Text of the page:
New Zeus Variant Means Game Over For US Online Banking Users

SecurityWorkspace

New Zues malware variant, “Gameover” earns its name as it clears out victims’ bank accounts in the US

A new variant of the Zeus malware, Gameover, has started infecting computers in the US and siphoning off user bank accounts, the FBI has warned.

The malware variant uses a phishing scam, sending unsolicited e-mails pretending to be from the National Automated Clearing House Association (NACHA), used for a wide variety of financial transactions in the US, the Federal Reserve Bank, or the Federal Deposit Insurance Corporation (FDIC), to infect recipients’ computers with malware and allow access to their bank accounts.

Don’t take the risk

According to the FBI, emails generally claim that there is a problem with the user’s bank account or a recent ACH transaction and include a link to help you resolve the issue. “Unfortunately, the link goes to a phony website, and once you’re there, you inadvertently download the Gameover malware, which promptly infects your computer and steals your banking information,” said a statement by the Bureau.

According to Don Jackson, senior security researcher with the Counter Threat Unit at Dell SecureWorks, Gameover uses complex web injections that allow the attacker to perform Man-in-the-Browser (MITB) attacks to bypass multi-factor authentication mechanisms, while a Distributed Denial of Service (DDoS) component attacks the financial institution’s server to cover the criminal’s tracks.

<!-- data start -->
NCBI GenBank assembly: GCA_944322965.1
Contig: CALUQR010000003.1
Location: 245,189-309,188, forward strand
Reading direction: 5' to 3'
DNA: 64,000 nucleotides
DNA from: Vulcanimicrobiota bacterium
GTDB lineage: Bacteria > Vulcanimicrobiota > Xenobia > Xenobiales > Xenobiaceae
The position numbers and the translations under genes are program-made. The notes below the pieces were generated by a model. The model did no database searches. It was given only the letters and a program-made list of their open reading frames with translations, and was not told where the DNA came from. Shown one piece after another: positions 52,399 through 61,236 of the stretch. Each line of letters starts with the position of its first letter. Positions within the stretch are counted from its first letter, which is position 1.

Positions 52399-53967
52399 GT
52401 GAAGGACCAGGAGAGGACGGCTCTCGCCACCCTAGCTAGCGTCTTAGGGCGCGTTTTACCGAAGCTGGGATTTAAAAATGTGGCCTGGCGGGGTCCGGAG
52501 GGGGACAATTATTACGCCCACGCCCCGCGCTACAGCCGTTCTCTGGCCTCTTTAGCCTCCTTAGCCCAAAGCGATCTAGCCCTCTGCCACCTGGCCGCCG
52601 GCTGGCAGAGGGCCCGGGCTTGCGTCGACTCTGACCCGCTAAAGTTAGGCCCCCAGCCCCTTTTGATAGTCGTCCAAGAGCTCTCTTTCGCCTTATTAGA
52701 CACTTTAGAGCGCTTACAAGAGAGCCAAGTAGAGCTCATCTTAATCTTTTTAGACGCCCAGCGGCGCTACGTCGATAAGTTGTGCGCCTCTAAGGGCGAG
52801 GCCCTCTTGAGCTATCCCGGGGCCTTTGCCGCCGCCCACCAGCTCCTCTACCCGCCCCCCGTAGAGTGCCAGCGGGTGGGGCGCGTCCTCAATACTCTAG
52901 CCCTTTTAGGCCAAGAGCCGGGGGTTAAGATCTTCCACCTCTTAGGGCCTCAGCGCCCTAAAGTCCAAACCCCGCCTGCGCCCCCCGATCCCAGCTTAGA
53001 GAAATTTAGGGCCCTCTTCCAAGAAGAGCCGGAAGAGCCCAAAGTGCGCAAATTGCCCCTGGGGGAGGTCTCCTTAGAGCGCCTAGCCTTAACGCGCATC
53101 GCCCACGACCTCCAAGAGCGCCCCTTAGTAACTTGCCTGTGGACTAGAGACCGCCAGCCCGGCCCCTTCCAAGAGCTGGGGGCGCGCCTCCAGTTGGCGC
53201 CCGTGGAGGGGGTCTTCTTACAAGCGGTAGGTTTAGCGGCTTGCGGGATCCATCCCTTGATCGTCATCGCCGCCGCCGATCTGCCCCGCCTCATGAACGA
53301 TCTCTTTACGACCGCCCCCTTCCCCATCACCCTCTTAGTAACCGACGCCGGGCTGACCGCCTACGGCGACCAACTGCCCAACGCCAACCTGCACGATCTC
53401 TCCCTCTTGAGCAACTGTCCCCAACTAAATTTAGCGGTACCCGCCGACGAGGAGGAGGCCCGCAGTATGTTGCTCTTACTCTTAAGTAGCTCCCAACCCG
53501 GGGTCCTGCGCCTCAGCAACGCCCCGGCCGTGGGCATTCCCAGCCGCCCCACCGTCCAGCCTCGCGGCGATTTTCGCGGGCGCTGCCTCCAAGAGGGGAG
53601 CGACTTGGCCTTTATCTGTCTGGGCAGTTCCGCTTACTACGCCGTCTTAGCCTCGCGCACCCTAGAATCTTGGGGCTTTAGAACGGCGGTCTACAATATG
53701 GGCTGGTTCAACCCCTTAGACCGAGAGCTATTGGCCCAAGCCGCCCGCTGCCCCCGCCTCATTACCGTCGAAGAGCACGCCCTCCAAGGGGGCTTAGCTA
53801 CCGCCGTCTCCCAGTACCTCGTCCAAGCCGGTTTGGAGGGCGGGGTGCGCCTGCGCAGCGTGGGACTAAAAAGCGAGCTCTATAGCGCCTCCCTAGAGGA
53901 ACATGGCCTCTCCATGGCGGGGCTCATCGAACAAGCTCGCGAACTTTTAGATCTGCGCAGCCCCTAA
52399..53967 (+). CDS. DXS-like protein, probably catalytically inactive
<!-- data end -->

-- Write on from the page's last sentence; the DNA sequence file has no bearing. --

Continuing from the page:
“First, financial institutions were targeted with DDoS attacks against their online banking websites. These attacks were timed to coincide shortly after accounts at the targeted financial institution had fraud committed against them. These DDoS attacks provide the two-fold effect of potentially distracting the financial institution from observing the fraudulent activity and preventing the customer from logging into their account and noticing the fraudulent activity,” explains Jackson.

Cyber criminals then launder the cash in various ways, including buying jewelery through online transfers and using “money mules” to collect eh merchandise, which is then sold on.

While the Gameover malware does not appear to have hit UK shores yet, it is not inconceivable that cyber criminals would alter the scam for local use, reinforcing the imprtance of employing common sense when accessing email, and ensuring that all measures of protection against attack are in place inlcuding anti-virus software and spam filters.

 

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